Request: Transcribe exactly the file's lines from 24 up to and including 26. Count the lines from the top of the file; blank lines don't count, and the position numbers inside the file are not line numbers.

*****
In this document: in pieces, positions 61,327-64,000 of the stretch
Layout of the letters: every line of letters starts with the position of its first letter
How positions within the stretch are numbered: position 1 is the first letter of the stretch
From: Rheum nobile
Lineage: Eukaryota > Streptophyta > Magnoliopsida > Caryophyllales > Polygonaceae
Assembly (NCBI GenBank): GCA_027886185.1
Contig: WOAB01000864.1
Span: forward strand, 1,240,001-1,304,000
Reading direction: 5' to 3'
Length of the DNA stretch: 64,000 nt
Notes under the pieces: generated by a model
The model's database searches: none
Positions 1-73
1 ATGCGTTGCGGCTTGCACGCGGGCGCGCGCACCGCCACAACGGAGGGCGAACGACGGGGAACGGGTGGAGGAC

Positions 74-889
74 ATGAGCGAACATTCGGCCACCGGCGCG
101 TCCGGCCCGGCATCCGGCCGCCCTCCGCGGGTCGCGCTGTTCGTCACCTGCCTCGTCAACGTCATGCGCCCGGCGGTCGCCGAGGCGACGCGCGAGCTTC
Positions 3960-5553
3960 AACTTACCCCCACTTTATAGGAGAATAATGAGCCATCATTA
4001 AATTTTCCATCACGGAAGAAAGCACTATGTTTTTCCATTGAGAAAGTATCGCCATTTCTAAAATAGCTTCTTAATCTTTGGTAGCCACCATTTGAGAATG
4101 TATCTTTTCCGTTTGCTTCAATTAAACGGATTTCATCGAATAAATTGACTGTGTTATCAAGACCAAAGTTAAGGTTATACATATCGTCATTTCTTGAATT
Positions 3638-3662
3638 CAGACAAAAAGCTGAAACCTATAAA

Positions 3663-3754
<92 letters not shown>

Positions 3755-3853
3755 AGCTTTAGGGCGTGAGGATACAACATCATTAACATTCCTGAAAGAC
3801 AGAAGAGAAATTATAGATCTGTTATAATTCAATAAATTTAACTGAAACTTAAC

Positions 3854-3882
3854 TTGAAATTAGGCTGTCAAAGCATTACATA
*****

Positions 3663-3754
<92 letters not shown>

Positions 3755-3853